King Fahd Causeway
|King Fahd Causeway
جسر الملك فهد
The King Fahd Causeway as seen from space
|Official name||King Fahd Causeway|
|Other name(s)||Bahrain Bridge|
|Crosses||Gulf of Bahrain|
|Maintained by||King Fahd Causeway Authority|
|Total length||25 km (16 mi)|
|Width||23 m (75 ft)|
|Opened||12 November 1986|
|Toll||SAR 20 (Small Vehicles)
SAR 30 (Light Trucks & Small Bus)
SAR 50 (Large Buses)
SAR 3 per ton (Trucks)
The King Fahd Causeway (Arabic: جسر الملك فهد, Jisr al-Malik Fahd) is a series of bridges and causeways connecting Saudi Arabia and Bahrain. The idea of constructing the causeway was based on improving the links and bonds between Saudi Arabia and Bahrain. Surveying of the maritime began in 1968, and construction began in 1981 and continued until 1986, when it was officially opened to the public.
|This section needs additional citations for verification. (November 2011)|
The idea of building a bridge linking the Kingdom of Bahrain to the Eastern region of the Kingdom of Saudi Arabia had been enticing the two kingdoms for generations. The idea was born out of King Saud's wish to nurture and further solidify the brotherly bond between the two Kingdoms, during an official visit to the State of Bahrain in 1954.
In 1965, the desire to construct the causeway began to take form officially when Shaikh Khalifah ibn Sulman Al Khalifah the Prime Minister of the State of Bahrain paid a courtesy visit to King Faisal and the king expressed his wish to have the causeway constructed.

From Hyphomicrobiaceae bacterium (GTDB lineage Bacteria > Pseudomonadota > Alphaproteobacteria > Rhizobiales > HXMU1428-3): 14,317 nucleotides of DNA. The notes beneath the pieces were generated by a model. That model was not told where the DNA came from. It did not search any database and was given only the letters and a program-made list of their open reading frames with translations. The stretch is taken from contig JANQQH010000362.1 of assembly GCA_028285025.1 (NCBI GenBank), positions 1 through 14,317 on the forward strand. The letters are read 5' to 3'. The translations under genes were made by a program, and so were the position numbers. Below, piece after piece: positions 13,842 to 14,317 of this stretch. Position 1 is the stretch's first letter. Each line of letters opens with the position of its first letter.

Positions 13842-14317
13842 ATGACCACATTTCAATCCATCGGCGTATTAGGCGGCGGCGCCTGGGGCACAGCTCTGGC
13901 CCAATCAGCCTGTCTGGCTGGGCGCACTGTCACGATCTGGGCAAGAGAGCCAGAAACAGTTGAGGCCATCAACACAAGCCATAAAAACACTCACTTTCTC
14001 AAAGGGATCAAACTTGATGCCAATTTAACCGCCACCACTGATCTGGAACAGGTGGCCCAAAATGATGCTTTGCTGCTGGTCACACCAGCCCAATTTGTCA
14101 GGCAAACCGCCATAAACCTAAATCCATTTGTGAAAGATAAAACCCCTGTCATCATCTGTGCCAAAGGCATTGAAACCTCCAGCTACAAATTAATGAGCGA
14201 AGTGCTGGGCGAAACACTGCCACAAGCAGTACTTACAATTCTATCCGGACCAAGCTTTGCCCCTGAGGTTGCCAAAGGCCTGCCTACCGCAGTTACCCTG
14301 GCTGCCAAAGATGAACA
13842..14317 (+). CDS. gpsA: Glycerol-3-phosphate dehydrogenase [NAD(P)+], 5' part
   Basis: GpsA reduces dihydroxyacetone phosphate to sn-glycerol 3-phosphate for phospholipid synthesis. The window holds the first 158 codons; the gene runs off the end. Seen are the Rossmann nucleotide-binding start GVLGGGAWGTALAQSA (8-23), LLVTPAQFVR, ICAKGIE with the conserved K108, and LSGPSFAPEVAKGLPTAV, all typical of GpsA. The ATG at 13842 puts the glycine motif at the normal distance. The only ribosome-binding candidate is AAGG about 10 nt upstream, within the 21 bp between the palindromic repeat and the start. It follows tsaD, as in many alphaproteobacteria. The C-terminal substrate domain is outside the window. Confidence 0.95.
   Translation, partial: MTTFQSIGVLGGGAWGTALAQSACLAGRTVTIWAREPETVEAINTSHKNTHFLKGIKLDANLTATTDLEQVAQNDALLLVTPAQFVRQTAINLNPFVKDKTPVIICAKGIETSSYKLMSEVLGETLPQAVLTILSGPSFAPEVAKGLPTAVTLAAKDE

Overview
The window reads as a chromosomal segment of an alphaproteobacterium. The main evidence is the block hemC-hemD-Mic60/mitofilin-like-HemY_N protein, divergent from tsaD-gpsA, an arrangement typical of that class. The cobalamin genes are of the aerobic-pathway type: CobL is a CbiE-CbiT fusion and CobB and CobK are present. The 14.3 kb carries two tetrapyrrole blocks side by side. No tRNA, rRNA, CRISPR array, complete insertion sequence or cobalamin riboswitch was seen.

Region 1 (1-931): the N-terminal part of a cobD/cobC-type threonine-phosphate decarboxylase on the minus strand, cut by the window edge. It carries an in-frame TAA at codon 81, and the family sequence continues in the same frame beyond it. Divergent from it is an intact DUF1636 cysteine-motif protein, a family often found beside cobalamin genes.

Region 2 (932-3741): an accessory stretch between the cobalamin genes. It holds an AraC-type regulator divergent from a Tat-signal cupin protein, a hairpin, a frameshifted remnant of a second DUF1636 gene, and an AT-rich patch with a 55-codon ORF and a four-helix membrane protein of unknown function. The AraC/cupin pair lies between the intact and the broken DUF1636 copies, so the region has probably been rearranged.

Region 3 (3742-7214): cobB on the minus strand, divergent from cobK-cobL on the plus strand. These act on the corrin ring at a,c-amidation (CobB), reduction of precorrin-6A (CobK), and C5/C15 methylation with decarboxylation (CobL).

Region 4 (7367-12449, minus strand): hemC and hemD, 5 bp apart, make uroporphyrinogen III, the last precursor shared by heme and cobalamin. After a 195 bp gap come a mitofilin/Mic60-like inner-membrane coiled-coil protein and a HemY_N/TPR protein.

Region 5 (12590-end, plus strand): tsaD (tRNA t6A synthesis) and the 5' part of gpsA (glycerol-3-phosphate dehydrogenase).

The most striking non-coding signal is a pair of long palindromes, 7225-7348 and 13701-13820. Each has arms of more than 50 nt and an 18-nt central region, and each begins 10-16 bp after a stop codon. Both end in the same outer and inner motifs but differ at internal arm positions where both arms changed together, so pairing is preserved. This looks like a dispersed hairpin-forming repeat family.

In 1968, both countries formed a joint committee to assess the financial undertaking required for the task. As a result the World Bank was requested by the committee to contribute their assistance in methods of implementation of the mammoth-sized project. This required taking into account the environmental and geographical aspects of the Saudi-Bahrain region.
In the summer of 1973, King Faisal, in a meeting which included Amir Shaikh Isa bin Salman Al Khalifa as well as the then prince, Fahd bin Abdul Aziz and Shaikh Khalifa bin Salman Al Khalifa, suggested that committee overlook the economic and financial aspects of the project and concentrate on the actual construction of the causeway.
In 1975, the World Bank submitted its study and advice after seeking assistance from specialist international expertise in studying the geographic, environmental factors and maritime currents.
In the spring of 1976, during a visit by King Khalid bin Abdul Aziz to Shaikh Isa bin Salman Al Khalifa, the two monarchs agreed to set up a ministerial committee from the two countries to work on the implementation of the project.
On 8 July 1981, Mohammed Aba Al-Khail, the then minister for Finance and National Economy of Saudi Arabia and Yousuf Ahmed Al-Shirawi, the then minister of Industrial Development in Bahrain signed an agreement to start construction on the maritime causeway.
On 11 November 1982, King Fahd bin Abdul Aziz and Shaikh Isa bin Salman Al Khalifa unveiled the curtain on the Memorial Plaque during a formal ceremony attended by the leaders of the GCC states marking the beginning of the project.
On 11 April 1985, Shaikh Khalifa bin Salman Al Khalifa, the Prime Minister of Bahrain pressed the button required to install the final part of the box bridges thereby finally linking Saudi mainland with the island of Bahrain.
On 26 November 1986, the causeway was officially inaugurated in the presence of the Custodian of the Two Holy Mosques, King Fahd bin Abdul Aziz of Saudi Arabia and His Royal Highness Shaikh Isa bin Salman Al Khalifa, Emir of the State of Bahrain, with the latter consenting heartily to naming the bridge King Fahd Causeway.